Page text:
San Gimignano, Italy

San Gimignano, Italy

 

When I woke up from my nap it was dark out. I slept a little longer than I wanted to but it was ok. I was hungry, though, so I left the hostel and ventured out back to the city center, a little excited to see it at night when I wasn’t stressed out. It was a nice night as I walked and I seemed to be the only person walking into the center as I passed couples and older people walking past me towards the exit. My shoes clacked on the misshapen bricks and I listened to them in juxtaposition to the ancient medieval architecture that inhabited the city.

 

I emerged in the Campo to find it quiet still, but not without its stray diners sitting outside drinking wine. It was about 10pm. I wasn’t starving, but I was hungry so I was happy to see that the pizza place I went to earlier was still open and I got a slice and a bottle of beer that was 9% alcohol. I took it outside and sat on the edge of the scallop and had a really great time just sitting there.

 

I didn’t linger that long because the next day I had to be up and at the bus stop, where I’d met Rocko that morning, to meet with another tour guide and other tourists for a tour of San Gimignano (Jim-een-yahn-oh) and a wine tasting in Chianti country. That was at about 1pm but I wanted to get up early and go to the top of the Tor, the huge tower that stood at the opposite end of the Campo as you enter it, which sports a giant clock and bell that can be seen for miles. With a soft buzz from the one beer, I began to walk back and soon found myself caught in a drizzle. By the time I got back to the hostel I was pretty wet so I took a shower. Before I went to sleep I read and reviewed what I’d written before my nap and I think I was pretty happy with it. I went to sleep and thought about one thing or another until I started trying to fall asleep, but about 10 minutes later something really succinct came to me about my time in Europe that was brought about by thinking about my parents. I turned the lamp on and fumbled for my black book I’d been writing in and wrote what is the best monologue in my London film. Some of the best stuff comes when you’re just lying in bed thinking at night and me, a real dumb sucker for anything “romantic” or thematic or archetypal, got a real kick out of writing something that encapsulated the whole film alone, at night, in the middle of Siena.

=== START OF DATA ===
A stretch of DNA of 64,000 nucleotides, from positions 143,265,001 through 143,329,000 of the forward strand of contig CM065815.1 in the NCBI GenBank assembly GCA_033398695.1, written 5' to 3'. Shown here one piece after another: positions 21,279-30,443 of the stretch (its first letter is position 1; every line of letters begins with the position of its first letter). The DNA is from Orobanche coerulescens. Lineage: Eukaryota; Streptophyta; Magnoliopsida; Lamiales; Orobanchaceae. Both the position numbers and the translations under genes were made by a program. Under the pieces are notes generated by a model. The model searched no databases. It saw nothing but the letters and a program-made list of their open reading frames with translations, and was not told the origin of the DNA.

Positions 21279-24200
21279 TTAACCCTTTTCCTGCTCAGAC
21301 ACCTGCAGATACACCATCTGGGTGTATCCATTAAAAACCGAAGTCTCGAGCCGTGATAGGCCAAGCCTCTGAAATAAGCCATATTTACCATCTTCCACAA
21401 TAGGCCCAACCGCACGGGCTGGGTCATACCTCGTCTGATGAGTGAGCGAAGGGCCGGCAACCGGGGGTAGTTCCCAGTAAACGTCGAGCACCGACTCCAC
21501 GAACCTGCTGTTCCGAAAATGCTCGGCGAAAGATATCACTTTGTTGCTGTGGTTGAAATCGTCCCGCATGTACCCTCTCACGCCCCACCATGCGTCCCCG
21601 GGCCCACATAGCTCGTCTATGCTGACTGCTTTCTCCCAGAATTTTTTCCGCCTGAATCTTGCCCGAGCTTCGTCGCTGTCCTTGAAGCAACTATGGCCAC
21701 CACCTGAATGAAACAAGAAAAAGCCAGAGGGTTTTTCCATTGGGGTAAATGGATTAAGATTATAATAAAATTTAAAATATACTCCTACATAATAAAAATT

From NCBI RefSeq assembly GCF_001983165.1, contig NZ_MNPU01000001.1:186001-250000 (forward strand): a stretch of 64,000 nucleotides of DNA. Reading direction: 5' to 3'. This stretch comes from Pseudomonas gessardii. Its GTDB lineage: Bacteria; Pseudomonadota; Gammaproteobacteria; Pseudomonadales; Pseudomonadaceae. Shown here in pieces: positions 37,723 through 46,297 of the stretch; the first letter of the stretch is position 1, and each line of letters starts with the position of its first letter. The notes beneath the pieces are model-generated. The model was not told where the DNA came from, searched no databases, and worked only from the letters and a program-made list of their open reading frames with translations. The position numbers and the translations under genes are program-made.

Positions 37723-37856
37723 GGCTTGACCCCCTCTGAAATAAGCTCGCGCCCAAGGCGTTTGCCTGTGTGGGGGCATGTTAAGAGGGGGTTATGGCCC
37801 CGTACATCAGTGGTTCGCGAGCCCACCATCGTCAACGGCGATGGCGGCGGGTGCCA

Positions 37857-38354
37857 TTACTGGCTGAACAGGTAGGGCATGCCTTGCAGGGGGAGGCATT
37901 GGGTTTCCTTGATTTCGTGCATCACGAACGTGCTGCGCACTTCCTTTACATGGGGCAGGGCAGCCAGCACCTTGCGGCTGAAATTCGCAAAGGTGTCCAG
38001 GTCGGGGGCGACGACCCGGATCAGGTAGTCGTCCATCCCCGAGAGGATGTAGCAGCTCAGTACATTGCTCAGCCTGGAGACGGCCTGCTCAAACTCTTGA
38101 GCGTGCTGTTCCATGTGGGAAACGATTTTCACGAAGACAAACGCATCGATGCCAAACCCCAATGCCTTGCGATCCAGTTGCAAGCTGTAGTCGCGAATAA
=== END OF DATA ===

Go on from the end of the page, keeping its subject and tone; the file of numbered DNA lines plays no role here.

The next morning I made sure to get up early and get to the breakfast, but it was little more than cold cuts and small croissants (Europe, am I right?). I had some nifty expresso though, after which I traversed back into town via the public transport bus I still didn’t pay for. It was about 9 or so I reckon and I spent the first hour of my day just walking around the city in the morning. It was a vastly better day than before and I was eager to see Tuscany from the top of the clock tower. But first I got some gelato. I forget what flavor, but I went back to the Campo and sat down against something you tie your horse to and basked in the day. I noticed some locals making fun of me for eating ice cream at like 9:30 in the morning and it only made me feel a little self conscious.